Tennessee Republicans need to wake up and realize that the public will not forget who they chose as their bedfellows when it comes time to vote. The Big Lick is no longer acceptable since it can only be achieved through painful methods. Americans do not want tortured horses. We are better than that. ~ HfH
From: The Chattanoogan
By: Roy Exum
There are 435 members in Congress and, to date, 248 of them have signed on as co-sponsors of a pending bill that will help eradicate sadistic horse abuse in Tennessee. A vote is expected later this month on H.B. 1518, which is also called the “Prevent All Soring Tactics Act” or, for short, the PAST Act.
The bill is necessary because of a loathsome group of people centered in one state – Tennessee – who cling desperately to the idea unless a Tennessee Walking Horse is “sored,” it cannot accomplish what is known as the Big Lick, an unnatural gait that true horsemen around the world now view with great disdain.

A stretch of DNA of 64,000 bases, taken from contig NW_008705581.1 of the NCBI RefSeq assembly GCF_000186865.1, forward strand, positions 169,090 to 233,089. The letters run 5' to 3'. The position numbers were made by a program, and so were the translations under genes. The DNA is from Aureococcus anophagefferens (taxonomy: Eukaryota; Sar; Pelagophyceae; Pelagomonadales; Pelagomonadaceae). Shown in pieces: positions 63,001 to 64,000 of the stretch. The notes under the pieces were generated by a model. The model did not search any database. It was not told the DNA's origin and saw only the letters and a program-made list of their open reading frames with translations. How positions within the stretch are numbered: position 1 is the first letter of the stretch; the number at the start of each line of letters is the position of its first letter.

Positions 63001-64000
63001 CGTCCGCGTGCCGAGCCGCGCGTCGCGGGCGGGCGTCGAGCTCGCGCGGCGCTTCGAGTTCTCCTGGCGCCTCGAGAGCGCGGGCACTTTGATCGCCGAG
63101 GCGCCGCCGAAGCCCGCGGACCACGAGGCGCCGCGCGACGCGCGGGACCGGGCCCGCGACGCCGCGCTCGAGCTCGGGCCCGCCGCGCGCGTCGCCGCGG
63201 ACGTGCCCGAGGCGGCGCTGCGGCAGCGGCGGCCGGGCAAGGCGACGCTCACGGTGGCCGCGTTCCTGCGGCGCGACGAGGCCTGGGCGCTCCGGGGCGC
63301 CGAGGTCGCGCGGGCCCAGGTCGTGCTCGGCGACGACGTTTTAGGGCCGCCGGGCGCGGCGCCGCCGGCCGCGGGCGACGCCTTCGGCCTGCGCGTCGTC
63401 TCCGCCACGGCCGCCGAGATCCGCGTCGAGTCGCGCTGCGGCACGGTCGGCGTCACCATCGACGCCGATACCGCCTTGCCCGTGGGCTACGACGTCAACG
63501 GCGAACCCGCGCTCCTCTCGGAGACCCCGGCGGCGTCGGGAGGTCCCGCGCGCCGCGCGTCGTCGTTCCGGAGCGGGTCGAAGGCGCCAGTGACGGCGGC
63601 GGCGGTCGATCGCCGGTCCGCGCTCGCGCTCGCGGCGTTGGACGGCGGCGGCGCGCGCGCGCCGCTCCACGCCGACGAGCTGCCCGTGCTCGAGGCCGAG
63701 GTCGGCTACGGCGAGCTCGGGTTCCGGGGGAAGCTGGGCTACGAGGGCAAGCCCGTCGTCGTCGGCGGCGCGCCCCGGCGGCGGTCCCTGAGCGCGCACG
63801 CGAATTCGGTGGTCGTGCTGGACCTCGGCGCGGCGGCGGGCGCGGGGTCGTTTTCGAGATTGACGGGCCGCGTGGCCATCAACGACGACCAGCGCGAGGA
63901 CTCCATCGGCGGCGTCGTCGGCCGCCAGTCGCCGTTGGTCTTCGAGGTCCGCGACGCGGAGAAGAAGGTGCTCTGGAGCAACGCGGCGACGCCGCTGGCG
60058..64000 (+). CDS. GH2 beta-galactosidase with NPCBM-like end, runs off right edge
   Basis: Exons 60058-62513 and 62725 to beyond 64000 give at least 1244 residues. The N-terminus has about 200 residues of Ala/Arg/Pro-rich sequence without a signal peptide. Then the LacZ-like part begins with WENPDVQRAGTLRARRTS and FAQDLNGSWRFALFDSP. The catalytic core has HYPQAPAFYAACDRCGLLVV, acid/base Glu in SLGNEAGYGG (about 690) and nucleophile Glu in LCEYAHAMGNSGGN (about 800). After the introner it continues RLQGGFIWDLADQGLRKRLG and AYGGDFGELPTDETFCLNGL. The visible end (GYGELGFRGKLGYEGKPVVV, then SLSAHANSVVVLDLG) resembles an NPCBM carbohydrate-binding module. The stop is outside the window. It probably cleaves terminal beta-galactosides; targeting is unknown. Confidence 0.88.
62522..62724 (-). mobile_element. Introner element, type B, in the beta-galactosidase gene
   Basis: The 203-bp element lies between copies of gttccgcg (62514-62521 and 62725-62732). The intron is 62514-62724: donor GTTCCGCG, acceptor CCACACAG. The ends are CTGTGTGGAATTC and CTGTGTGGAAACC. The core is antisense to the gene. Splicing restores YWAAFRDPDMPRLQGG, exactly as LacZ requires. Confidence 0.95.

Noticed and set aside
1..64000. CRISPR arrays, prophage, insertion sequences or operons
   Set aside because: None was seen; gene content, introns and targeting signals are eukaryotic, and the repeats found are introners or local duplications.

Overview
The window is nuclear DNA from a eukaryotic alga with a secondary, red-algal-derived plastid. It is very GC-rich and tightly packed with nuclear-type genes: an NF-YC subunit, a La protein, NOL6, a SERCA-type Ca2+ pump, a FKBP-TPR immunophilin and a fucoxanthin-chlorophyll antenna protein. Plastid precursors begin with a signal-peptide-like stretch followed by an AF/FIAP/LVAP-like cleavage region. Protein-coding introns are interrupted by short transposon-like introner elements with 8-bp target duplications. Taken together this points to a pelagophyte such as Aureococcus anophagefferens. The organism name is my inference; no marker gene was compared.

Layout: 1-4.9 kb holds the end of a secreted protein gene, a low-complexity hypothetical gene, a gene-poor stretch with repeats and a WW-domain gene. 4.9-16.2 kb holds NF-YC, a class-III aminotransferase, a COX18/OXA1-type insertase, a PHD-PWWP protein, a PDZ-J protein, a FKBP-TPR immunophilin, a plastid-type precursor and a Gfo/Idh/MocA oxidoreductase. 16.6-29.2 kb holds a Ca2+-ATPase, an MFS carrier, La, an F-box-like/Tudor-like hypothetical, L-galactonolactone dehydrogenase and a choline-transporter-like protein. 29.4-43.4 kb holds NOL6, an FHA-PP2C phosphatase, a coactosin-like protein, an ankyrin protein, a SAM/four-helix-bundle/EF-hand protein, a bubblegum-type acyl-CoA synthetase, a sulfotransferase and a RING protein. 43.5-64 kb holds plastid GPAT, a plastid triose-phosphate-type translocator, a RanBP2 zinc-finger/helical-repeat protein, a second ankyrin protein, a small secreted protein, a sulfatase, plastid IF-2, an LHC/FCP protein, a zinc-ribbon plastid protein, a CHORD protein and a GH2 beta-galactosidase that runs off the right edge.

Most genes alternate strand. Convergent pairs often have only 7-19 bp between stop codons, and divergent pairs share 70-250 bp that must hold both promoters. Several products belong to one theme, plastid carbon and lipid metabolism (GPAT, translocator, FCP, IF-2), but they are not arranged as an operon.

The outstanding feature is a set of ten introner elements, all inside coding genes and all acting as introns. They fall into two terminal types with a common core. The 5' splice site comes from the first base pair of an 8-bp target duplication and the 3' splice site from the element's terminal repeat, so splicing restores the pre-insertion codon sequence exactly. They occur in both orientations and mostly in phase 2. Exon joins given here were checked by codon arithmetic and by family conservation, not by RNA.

Sadly, of the 248 members in Congress who now support the bill, the seven Republican members of Congress from the state responsible for the federal legislation – Tennessee — blatantly refuse to do so, along with Tennessee’s two Senators, Lamar Alexander and Bob Corker. It is believed this is because Alexander’s state campaign chairman, Steven B. Smith, is an avid Big Lick proponent and is now the president of the Tennessee Walking Horse Breeders and Exhibitors Association.
The truth is the Tennessee Walking Horse industry is crumbling badly since the public has been made aware of the heinous methods used to torture the defenseless animals. While Tennessee’s Republican officials can turn a blind eye, the fact is Maryville trainer Larry Joe Wheelon is now awaiting trial for allegedly brutalizing 19 horses last spring and abuse throughout the Walking Horse industry is well noted.
Carl Bledsoe, a horse trainer in Georgia, has written Kentucky Congressman Ed Whitfield (who originally sponsored the PAST Act) a heart-felt letter offering any help he can give to get the bill into law. Bledsoe admits he has sored horses in the past but today he enjoys a better life.